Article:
An analytically tractable model for competitive speciation

Pennings, P.S., Kopp, M., Meszena, G., Dieckmann, U. ORCID:, & Hermisson, J. (2008). An analytically tractable model for competitive speciation. The American Naturalist 171 (1) E44-E71. 10.1086/523952.

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Several recent models have shown that frequency-dependent disruptive selection created by intraspecific competition can lead to the evolution of assortative mating and, thus, to competitive sympatric speciation. However, since most of these results rely on limited numerical analyses, their generality has been debated. Here, we consider one of the standard models (the so-called Roughgarden model) with a simplified genetics where the selected trait is determined by a single diallelic locus. This model is sufficiently complex to maintain key properties of the general multilocus case but simple enough to allow for comprehensive analytical treatment by means of invasion fitness arguments. Depending on (1) the strength and (2) the shape of stabilizing selection, (3) the strength and (4) the shape of pairwise competition, (5) the shape of the mating function, and (6) whether assortative mating leads to sexual selection, we find five different evolutionary regimes. In one of these regimes, complete reproductive isolation can evolve through arbitrarily small steps in the strength of assortative mating. Our approach provides a mechanistic understanding of several phenomena that have been found in previous models. The results demonstrate how even in a simple model, the evolutionary outcome depends in a complex way on ecological and genetic parameters.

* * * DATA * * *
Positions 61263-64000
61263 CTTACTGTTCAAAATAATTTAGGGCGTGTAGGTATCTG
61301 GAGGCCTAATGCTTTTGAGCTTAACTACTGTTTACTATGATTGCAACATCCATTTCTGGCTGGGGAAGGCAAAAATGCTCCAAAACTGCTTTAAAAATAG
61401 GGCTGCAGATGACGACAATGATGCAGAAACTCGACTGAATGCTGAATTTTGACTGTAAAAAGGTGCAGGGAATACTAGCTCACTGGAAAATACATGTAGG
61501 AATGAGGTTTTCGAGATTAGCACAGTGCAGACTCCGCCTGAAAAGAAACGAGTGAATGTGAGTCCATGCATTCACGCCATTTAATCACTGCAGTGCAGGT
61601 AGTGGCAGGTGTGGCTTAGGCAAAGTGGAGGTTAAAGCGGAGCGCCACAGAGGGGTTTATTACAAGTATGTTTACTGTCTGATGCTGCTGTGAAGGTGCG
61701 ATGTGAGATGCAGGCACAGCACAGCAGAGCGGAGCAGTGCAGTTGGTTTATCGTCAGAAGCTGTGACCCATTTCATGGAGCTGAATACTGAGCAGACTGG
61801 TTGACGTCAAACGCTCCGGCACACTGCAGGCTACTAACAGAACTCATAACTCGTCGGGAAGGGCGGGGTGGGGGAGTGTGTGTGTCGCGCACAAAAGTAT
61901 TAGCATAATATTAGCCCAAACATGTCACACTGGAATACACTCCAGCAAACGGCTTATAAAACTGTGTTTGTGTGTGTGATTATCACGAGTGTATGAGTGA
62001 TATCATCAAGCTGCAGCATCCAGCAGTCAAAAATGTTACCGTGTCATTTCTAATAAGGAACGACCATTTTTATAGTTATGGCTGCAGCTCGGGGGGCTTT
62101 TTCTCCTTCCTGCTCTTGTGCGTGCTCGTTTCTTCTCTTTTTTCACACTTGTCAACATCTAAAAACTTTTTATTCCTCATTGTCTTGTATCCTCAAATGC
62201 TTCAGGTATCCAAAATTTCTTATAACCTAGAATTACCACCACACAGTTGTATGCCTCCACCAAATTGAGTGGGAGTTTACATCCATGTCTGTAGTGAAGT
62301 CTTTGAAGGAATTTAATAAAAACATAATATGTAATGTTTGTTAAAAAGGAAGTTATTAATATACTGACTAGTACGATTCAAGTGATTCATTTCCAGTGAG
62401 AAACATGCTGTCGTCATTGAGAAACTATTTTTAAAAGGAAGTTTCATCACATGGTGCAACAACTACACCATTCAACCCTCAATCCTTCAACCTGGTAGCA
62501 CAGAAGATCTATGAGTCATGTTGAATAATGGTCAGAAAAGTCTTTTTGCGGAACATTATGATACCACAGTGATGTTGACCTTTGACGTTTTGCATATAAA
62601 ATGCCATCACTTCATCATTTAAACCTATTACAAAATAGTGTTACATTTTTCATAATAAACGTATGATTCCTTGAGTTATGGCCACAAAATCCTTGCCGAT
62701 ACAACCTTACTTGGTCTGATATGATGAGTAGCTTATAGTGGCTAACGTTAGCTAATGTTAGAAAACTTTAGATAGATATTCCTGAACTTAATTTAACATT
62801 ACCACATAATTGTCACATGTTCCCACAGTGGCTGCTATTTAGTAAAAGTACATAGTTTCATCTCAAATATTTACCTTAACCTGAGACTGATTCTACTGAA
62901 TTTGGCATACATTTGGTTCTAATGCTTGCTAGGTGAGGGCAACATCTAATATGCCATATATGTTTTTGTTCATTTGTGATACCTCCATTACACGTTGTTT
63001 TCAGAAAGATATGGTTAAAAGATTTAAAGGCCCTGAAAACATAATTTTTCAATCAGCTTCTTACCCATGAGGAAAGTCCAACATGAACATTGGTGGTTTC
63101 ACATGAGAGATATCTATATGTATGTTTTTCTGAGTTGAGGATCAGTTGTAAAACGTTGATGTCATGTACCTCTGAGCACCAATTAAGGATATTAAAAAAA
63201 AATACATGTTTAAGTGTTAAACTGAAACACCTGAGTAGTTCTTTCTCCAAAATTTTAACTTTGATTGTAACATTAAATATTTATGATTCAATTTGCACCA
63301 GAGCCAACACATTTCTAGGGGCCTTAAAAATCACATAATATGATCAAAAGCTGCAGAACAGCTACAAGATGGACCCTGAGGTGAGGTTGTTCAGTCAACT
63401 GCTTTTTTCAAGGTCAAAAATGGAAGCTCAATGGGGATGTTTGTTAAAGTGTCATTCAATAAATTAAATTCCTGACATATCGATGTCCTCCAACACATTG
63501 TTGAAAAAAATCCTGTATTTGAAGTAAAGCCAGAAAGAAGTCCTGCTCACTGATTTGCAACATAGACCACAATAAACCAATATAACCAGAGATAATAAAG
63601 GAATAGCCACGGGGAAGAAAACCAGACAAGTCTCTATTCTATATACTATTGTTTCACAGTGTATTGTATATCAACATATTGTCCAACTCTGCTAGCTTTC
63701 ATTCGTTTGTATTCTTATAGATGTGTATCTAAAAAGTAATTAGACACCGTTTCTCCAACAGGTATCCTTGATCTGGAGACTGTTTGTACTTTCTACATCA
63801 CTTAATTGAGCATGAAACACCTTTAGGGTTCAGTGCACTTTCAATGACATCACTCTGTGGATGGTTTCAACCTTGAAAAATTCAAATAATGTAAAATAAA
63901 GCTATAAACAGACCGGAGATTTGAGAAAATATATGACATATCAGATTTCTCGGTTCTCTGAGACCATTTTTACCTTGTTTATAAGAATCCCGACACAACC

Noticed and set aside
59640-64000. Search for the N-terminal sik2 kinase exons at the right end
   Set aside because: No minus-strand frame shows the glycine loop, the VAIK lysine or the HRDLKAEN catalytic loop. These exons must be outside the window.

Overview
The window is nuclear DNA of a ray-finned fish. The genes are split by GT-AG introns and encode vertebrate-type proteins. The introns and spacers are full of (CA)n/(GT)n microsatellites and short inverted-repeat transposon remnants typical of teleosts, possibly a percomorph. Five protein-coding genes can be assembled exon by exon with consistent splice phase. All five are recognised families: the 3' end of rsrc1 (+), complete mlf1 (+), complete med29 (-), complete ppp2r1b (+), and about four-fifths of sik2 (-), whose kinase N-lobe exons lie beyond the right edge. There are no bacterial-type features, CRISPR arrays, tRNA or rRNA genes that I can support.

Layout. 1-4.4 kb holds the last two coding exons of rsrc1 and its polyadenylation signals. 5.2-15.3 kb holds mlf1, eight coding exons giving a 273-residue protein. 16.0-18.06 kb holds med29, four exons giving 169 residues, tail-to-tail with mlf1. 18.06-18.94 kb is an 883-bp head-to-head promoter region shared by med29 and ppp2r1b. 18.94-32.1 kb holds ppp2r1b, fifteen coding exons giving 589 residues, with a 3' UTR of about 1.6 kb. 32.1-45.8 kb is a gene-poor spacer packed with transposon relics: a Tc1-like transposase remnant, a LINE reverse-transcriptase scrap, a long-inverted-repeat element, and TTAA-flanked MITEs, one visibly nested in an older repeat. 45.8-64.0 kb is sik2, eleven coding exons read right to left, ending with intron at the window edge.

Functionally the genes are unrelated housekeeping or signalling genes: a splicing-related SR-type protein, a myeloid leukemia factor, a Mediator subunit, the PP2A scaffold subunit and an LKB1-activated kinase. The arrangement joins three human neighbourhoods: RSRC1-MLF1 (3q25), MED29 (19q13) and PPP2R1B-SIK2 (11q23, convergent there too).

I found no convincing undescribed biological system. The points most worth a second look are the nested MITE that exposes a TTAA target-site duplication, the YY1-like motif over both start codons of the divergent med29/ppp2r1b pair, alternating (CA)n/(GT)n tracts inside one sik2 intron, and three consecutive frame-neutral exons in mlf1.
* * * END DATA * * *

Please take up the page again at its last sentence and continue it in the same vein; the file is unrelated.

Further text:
Item Type: Article
Uncontrolled Keywords: Assortative mating; Sympatric speciation; Frequency-dependent selection; Invasion fitness; Sexual selection; Population-genetic mode
Research Programs: Evolution and Ecology (EEP)
Bibliographic Reference: The American Naturalist; 171(1)E44-E71 (January 2008) (Published online 15 November 2007)
Depositing User: IIASA Import
Date Deposited: 15 Jan 2016 08:41
Last Modified: 27 Aug 2021 17:20

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